• Drunk Driving: According to the Washington State Department of Transportation, drunk driving is the leading cause of car accident fatalities throughout the state. As well as criminal penalties for drinking and driving, offenders may face civil lawsuits brought against them by a victim’s family members, or even the victim themselves.
  • Speeding: Speeding is another leading cause of car accidents in Washington, and accounts for nearly two and half collisions per hour of every day.
  • Distracted Driving: From texting and driving to putting on makeup, the most frequent contributing circumstance among all collisions in Washington is distracted or inattentive driving. While the numbers are unclear as to just what extent distracted driving is responsible for the increasing car accident fatality rates in the United States, it is estimated that the number of deaths is more than half a million. Washington is one of many states to take proactive measures against texting and driving and talking on the phone while driving, but distractions can range in nature, and can include eating, playing with the radio, or even talking to others in the vehicle.

Unfortunately, when even one driver is careless on the road, it can lead to negative consequences for several other individuals. At Khan Injury Law, PLLC, our Washington personal injury attorneys advocate for the victims of car accidents in the event that they sustain life-altering injuries that resulted in high medical bills, lost wages, and an overall decrease in quality of life.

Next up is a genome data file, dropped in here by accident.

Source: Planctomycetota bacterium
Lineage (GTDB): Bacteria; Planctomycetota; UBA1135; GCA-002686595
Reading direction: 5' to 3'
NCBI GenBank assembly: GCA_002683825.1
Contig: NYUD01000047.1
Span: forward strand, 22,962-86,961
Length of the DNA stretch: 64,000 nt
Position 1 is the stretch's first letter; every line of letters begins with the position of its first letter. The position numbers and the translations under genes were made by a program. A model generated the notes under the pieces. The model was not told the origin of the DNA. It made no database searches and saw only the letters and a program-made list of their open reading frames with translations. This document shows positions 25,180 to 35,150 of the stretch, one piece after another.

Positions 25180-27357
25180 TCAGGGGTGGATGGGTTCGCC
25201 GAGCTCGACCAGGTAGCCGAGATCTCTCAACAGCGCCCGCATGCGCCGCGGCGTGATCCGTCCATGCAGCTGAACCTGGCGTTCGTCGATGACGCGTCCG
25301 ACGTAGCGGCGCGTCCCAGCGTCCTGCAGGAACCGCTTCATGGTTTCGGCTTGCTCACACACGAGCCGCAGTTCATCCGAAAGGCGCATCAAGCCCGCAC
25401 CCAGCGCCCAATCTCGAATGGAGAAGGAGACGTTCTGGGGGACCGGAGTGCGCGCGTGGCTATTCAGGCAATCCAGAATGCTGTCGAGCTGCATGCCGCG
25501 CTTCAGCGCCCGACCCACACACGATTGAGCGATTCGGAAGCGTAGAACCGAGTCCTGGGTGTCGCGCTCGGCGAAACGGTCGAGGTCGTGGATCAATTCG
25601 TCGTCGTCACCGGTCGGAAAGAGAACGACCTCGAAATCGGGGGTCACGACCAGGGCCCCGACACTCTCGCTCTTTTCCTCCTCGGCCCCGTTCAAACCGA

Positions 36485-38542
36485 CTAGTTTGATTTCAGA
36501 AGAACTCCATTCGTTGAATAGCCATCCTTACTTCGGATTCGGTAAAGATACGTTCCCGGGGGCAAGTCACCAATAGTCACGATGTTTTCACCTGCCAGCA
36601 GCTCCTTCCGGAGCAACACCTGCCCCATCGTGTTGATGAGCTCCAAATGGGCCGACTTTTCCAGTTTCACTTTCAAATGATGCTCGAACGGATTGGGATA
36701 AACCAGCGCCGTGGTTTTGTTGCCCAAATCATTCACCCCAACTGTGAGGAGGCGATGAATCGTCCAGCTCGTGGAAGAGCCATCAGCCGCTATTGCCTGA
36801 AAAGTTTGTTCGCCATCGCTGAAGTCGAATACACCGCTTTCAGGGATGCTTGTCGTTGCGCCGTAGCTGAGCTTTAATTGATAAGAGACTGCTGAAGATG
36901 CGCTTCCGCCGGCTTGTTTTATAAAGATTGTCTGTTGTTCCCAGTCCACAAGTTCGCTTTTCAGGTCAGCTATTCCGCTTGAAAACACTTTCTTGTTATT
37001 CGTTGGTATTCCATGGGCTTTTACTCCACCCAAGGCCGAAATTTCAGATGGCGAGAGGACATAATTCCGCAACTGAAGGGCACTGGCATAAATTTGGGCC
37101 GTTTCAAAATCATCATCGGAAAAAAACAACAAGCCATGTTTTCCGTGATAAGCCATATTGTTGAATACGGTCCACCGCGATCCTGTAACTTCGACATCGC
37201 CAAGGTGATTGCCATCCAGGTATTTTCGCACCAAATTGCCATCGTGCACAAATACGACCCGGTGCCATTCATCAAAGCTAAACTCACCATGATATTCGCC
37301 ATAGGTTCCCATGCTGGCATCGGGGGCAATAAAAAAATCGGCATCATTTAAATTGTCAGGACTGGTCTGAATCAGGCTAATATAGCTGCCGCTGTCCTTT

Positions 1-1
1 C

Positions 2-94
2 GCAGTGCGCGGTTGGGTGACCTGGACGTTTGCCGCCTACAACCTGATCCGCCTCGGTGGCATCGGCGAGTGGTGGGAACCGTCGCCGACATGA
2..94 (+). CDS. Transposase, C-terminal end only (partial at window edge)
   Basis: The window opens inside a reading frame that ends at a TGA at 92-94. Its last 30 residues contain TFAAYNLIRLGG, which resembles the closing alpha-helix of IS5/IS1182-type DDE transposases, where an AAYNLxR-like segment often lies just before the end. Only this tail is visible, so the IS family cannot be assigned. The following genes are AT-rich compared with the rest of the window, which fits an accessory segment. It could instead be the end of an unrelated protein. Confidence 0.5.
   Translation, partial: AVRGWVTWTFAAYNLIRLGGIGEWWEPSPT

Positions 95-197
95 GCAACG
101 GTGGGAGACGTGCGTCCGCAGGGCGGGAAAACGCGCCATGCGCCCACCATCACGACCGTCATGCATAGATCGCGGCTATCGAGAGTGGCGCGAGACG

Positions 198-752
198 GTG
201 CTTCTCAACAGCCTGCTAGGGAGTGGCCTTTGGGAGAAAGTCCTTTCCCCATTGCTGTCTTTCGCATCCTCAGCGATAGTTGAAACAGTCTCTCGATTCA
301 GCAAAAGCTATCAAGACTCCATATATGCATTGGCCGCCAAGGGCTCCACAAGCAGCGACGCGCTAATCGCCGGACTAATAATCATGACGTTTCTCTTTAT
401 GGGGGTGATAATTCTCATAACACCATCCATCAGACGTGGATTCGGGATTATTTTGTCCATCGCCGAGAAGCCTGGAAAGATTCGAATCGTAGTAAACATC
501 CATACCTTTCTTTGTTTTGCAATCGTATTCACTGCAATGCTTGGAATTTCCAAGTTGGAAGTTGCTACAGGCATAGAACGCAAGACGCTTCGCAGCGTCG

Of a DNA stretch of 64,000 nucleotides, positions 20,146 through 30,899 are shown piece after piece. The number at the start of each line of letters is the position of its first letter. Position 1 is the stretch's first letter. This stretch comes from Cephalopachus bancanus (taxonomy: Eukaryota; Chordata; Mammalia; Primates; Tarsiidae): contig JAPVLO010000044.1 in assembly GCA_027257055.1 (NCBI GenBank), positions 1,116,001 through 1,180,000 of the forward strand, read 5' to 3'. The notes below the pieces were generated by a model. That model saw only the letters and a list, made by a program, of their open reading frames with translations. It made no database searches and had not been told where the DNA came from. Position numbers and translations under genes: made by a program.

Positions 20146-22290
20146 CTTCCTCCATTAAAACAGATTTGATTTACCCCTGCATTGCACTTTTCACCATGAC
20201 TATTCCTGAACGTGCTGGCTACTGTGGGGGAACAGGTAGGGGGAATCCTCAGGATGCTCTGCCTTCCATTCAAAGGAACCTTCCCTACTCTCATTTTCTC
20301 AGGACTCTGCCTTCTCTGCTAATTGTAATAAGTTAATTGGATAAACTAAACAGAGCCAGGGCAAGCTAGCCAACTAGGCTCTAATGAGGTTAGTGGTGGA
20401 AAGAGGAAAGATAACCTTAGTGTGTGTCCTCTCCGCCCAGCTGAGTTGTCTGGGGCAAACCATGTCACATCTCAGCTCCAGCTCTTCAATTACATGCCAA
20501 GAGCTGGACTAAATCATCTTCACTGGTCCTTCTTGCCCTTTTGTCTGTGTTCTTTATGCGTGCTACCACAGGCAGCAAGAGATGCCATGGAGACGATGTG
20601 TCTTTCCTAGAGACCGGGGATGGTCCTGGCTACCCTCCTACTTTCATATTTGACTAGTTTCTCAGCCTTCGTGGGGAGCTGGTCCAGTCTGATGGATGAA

What To Do After a Car Accident in Washington

If you have recently been involved in a car accident in Washington, you deserve to be compensated for any injuries sustained during the accident, as well as for emotional pain and suffering, lost wages, and medical expenses. However, in order to file a car accident claim, it is important that you understand car accident laws in Washington. A Washington car accident attorney can lend legal knowledge and skill to your case so that you may settle sooner and achieve a more desirable outcome.

Whether you choose to work with a car accident attorney or not, here are some tips that every victim of a Washington car accident should know:

  • The statute of limitations on car accident injury claims in Washington is three years, starting from the day of the crash. However, the three-year limit does not apply if you are filing a claim with your insurance company or with the other driver’s insurance company, as private insurance companies are likely to have their own set of time limitations.